Washdyke War Memorial
South Canterbury, New Zealand

Washdyke War Memorial. Photo courtesy of Allen Glasson. Taken 2001.

To live in the hearts of those we leave behind is not to die.

In grateful memory of The Levels and Washdyke men who gave their lives in the great war.

1914 -1918
Breen, Timothy J.
Campbell, Peter
Divan, George
Gosling, Charles, W.
Mahoney, Gordon, R.
Turner, Wilfred M.
Weir, Francis

1940 - 1945
Clarke, David H.
Glenday, Lindsay D.
Glenday, Neil M.

R.S.A. poppy

This prominent granite memorial is located at the intersection State Highway 1 and the turn off to Pleasant Point, State Highway 8.

June 2005. In about 18 months the war monument at Washdyke, erected c.1920, will be moved from the middle of the busy Pleasant Point Highway/State Highway One intersection to a grassy section on the north west side of the main highway and this will make the intersection safer and safer for people on Anzac Day. About 45 to 55 people have turned up for the last three Anzac Days.

28 January 2009
The Washdyke War Memorial monument has to be shifted from the centre of the intersection to the roadside nearby, State Highway 1 and 8 realignment. The base of the structure contains a water tank full of concrete.

April 2010 photos taken by Margaret Todd. 


April 2010 photos taken by M.T. of the relocated war memorial at Washdyke, now on a landscaped grassed area beside SH1, slightly north of where it was on the junction of SH1 and SH8 to Pleasant Point. There are now traffic lights where it previously stood. There were three wreaths, one poppy and a bouquet of garden cut flowers. See the nor west fan cloud...it was warm when the photos were taken but due to change anytime and the weather was meant to come up rough.

Monumental movement effort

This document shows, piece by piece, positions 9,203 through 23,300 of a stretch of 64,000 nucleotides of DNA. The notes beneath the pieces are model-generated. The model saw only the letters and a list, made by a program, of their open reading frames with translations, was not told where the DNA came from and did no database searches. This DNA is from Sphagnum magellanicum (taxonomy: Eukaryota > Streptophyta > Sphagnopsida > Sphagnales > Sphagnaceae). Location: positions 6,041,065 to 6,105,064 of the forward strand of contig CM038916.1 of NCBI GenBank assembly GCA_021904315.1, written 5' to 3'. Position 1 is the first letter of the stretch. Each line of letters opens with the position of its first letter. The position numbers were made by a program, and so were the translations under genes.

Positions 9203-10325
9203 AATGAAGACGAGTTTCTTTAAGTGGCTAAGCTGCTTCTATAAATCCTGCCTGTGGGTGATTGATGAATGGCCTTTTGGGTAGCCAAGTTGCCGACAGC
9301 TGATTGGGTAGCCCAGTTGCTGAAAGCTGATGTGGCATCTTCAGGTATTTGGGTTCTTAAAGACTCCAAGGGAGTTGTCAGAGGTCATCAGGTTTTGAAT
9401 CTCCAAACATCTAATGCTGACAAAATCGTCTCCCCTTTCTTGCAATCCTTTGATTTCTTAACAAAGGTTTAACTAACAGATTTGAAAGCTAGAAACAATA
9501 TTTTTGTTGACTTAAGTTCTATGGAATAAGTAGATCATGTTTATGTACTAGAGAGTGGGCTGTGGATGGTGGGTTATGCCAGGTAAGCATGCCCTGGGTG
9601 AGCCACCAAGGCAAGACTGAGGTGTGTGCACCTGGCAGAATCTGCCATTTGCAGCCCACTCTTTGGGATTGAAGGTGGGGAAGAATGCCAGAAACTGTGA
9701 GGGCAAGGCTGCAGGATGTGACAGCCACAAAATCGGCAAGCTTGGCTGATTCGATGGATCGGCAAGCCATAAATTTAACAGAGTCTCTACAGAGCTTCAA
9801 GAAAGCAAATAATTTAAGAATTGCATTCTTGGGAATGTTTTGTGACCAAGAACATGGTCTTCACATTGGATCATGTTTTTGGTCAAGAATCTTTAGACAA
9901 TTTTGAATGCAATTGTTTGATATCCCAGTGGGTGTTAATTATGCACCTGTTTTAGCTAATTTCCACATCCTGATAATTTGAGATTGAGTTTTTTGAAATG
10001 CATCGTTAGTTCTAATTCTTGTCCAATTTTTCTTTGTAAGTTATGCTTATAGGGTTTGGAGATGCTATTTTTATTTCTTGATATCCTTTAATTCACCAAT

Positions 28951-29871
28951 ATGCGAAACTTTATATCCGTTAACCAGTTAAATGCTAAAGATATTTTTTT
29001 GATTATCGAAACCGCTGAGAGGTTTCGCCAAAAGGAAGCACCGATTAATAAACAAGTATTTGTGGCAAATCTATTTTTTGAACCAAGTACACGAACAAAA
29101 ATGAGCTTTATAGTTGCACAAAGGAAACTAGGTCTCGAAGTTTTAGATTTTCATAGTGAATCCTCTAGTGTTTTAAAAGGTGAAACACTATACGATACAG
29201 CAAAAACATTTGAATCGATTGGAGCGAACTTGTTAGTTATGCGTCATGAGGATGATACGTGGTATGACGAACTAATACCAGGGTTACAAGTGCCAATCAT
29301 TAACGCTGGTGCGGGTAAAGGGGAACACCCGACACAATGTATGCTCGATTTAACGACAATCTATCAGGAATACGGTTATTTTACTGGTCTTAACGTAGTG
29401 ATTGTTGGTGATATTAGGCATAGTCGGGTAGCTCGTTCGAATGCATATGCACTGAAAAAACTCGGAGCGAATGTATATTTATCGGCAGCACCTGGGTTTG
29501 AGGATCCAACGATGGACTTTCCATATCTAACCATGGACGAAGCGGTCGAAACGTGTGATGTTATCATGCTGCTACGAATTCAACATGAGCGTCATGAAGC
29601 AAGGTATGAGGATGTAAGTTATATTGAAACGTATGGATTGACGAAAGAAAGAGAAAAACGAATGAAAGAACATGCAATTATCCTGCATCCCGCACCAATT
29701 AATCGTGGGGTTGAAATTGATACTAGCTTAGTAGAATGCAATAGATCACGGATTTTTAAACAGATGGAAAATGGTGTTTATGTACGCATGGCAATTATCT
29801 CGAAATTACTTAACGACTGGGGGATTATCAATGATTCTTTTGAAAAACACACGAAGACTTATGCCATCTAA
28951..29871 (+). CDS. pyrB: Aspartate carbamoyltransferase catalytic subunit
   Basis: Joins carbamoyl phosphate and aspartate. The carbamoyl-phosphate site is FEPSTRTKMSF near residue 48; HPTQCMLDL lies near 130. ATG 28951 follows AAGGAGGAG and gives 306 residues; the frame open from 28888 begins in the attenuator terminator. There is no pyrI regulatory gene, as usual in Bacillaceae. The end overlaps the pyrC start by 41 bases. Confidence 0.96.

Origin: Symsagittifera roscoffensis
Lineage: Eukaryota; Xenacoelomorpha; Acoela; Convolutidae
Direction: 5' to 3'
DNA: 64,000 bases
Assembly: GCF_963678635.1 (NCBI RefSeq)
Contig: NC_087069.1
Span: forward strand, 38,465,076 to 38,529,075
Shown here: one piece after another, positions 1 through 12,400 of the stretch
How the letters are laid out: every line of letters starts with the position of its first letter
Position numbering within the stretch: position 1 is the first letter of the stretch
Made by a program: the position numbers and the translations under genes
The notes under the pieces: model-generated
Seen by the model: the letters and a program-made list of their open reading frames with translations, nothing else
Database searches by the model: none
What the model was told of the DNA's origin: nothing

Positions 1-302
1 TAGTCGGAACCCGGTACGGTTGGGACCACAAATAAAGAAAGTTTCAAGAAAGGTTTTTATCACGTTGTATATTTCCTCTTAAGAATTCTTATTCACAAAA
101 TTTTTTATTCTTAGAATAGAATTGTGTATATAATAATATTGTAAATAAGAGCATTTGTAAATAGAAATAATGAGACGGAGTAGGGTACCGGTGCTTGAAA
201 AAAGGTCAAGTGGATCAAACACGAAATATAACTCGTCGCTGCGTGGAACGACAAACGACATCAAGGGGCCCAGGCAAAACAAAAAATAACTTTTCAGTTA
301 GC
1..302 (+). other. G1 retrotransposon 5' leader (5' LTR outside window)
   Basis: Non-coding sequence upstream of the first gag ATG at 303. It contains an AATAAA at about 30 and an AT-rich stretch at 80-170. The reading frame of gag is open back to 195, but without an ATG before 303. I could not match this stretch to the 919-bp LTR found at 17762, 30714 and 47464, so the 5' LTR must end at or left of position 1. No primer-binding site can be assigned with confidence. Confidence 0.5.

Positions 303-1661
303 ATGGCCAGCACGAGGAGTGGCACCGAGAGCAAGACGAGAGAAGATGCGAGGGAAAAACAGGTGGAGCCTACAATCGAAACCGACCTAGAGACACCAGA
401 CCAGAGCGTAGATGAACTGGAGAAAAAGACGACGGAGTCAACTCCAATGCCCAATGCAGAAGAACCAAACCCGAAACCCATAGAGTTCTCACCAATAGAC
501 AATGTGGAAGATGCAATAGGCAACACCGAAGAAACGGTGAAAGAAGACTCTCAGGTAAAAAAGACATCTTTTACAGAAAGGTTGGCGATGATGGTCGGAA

Timaru Herald 4 February 2010
It was a monumental task but the Washdyke war memorial made it safely to a new location. Contractors had an early start yesterday morning with crane and hands on site to move the monument from the centre of the intersection of State Highways 1 and 8 to its new home on the roadside nearby. The memorial was moved into its new position without a hitch, New Zealand Transport Agency project manager. Contractors drilled four holes through the base of the monument and placed metal rods before it was lifted by crane onto a truck and across the road. The crane then swung into operation again and lifted the monument into its new location where contractors set it in concrete. Washdyke Anzac committee chairman said he was pleased the move went smoothly. The monument's new location would be a lot better for Anzac Day wreath-laying services. More work on the monument is to be carried out, with bluestone steps to be replaced, recovered and raised to improve access.

   April 2010 photos taken by Margaret Todd. 

The Mahoney boys were sons of Richard Mahoney, a blacksmith of Albury, who moved to Washdyke in 1906 (Mahoney's Hill). L/Cpl. Gordon Richard Mahoney appears on the Washdyke Monument, but not Joseph, as his death occurred after the erection of that monument. Gordon Richard Mahoney was KIA at the battle of Ypres, Oct. 1917. Tpr.  Joseph Mahoney 7/2284 was a member of the Imperial Camel Corps, C.M.R., in the Middle East and from died TB contracted while on active service, 23 June at Timaru and is buried in Temuka. He was 25 years old and living at Seadown. The Mahoney boys were added to the Albury war memorial in 1995. 

Evening Post, 9 May 1918, Page 4
CANTERBURY DISTRICT. KILLED IN ACTION.
Howard, J. M., 52610, R.B. (Mrs. J. Howard, Timaru, w.), 21st April
Weir, F., 34762, R.B. (Mrs. W. Weir, Washdyke, m.), 21st April

Evening Post, 3 May 1918, Page 7
DIED OF WOUNDS. M'Aulay, A., 60969, C.I.R. (W. M'Aulay, Washdyke, b.);
Following Wounded, Admitted Hosp. Siegert, F. A., 7/120, Anzac Mounted (J. Siegert, Fairlie)
CANTERBURY DISTRICT. Seriously 111. Bain, W., 61021 -Fairlie
Still Seriously ill. M'Kinnon, W. J., 38297, St. Andrews
Removed from Seriously ill list. Cuthbert. R. A., 36803, Cpl., Timaru


April 2014

South Canterbury, New ZealandGenWeb Project

"... one never forgets the unshakable camaraderie and the memories that live with you forever, long after the guns are silenced."